View of the Boulevard du Temple
The View of the Boulevard du Temple of 1838 (or possibly 1839) is one of the earliest daguerrotype plates produced by Louis Daguerre. Although the image seems to be of a deserted street, it is widely considered to be the first photograph to include an image of people.
The earliest known photograph, the heliographic View from the Window at Le Gras, had been produced some ten years earlier using a technique that required an exposure time of some eight hours which meant that only static objects could be recorded. However, by 1838 Daguerre had developed his own method whereby the exposure was reduced to only seven minutes or so.
The photograph was taken from a window in Daguerre's studio beside the Diorama de Louis Daguerre at 5 Rue des Marais, behind the Place du Château-d'Eau. This was at a time before the Place de la République had been built and the location is where now Rue du Fauborg du Temple joins the Place de la République. The plate is about 13 by 16 centimetres (5 by 6 in). The Boulevard du Temple would have been busy with people and horse traffic but because an exposure time of about ten minutes would have been required the only people recorded were two keeping still – a bootblack and his customer at the corner of the street shown at lower left of the plate.
Publication and exhibition
Daguerre first publicly announced his invention to the French Académie des Sciences in January 1839 but in March 1839 a fire at his studio destroyed almost all of his daguerrotypes leaving only about 25 which can be definitely attributed to him.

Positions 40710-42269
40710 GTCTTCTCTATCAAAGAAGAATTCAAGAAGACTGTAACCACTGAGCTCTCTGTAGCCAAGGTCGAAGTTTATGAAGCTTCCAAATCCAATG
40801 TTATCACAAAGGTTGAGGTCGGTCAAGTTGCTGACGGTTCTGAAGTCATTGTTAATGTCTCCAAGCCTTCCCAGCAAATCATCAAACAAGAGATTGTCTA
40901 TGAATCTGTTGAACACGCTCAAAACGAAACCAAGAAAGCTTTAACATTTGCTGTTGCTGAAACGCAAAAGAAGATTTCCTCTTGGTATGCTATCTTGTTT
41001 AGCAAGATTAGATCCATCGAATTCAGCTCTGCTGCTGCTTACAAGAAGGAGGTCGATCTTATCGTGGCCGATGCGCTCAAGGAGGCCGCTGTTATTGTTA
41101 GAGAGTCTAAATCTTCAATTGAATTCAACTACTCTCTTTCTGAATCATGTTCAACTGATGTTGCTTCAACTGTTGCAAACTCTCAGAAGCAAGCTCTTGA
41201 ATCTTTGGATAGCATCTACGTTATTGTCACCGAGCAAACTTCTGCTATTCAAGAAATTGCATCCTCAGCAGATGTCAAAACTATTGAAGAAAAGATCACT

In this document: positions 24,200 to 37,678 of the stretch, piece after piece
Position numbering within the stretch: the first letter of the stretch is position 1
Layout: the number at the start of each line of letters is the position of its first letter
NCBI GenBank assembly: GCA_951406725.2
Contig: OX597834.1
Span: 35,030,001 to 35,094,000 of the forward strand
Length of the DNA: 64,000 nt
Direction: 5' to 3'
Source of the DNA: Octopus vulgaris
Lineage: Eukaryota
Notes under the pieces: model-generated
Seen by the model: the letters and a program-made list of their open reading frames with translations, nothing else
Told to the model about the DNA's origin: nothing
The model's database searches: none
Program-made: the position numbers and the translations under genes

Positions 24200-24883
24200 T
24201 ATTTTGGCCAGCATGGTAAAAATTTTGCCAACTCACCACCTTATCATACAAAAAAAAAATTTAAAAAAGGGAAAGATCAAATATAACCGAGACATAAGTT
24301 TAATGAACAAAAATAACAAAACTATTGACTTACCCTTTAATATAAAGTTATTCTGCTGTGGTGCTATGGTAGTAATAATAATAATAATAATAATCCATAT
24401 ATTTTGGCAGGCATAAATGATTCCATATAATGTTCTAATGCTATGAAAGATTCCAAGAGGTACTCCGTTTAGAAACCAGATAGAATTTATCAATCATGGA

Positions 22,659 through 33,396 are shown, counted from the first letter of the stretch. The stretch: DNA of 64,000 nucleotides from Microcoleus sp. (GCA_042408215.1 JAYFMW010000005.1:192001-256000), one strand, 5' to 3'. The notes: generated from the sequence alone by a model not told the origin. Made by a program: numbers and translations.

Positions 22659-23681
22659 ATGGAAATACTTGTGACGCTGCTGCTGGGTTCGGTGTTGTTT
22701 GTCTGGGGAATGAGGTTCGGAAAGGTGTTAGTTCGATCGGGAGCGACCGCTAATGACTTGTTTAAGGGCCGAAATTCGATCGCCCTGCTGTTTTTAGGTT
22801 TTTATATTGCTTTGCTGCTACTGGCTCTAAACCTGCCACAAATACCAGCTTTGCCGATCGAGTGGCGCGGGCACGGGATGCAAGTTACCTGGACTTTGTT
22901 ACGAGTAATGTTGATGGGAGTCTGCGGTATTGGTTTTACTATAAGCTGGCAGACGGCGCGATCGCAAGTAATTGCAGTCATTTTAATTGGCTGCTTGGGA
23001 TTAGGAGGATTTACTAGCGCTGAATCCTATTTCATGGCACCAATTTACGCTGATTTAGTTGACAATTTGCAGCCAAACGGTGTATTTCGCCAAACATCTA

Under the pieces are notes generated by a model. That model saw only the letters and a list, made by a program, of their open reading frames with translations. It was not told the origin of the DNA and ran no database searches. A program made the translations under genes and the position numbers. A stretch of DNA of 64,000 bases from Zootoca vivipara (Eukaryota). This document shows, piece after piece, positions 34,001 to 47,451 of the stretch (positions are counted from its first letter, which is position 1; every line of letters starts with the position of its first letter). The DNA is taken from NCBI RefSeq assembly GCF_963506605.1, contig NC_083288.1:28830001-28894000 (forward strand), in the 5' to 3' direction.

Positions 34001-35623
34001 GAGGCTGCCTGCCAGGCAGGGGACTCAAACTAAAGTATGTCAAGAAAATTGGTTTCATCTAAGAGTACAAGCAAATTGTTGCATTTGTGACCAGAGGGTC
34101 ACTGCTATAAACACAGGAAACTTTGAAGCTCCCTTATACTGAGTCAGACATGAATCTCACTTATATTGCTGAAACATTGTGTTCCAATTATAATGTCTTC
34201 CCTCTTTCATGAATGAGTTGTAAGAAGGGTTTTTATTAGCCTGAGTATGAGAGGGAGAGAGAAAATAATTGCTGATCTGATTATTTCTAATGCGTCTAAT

In October 1839, as a publicity effort, he presented King Ludwig I of Bavaria with a framed tryptic of his work in which this photograph was the right hand image. This image was labelled as having been taken at huit heures du matin and a very similar plate was mounted in the left panel marked as midi. The images were both taken on the same day, either in 1838 or 1839, together with a third plate which has since been lost. The triptych was put on display at the Munich Arts Association wherethey immediately attracted attention with the Leipzig Pfennig-Magazin saying of the 8 am image that there appeared to be a man having his boots polished who must have been standing extremely still.
The images were stored at the royal palace and later at the Bayerisches Nationalmuseum archives where they gradually deteriorated until in 1936 or 1937 the American historian of photography Beaumont Newhall rediscovered them and made reproductions for display in New York. In 1949 he published them in his book The History of Photography from 1839 to the present Day. During World War II the original daguerrotypes were kept in poor conditions until in 1970 they were placed on loan with the Munich Stadtmuseum. Restoration was attempted but with disastrous results. Since then daguerreotype facsimiles have been produced from Newhall's copies.
Various people have scrutinised the image to see if there are traces of any other activity. There may be faint images of other people and possibly a child looking out of a window, and a horse.
As with all Daguerre's plates, the picture is mirror image. Bearing this in mind the camera location and angle have been analysed. There may have been photographs of people before 1838. Hippolyte Bayard claimed to have taken photographic self-portraits in 1837 but these have not survived. There are other daguerrotypes, both portraits and possibly by Daguerre, that might also date from 1837. The self-portrait by the American Robert Cornelius was taken in 1839.
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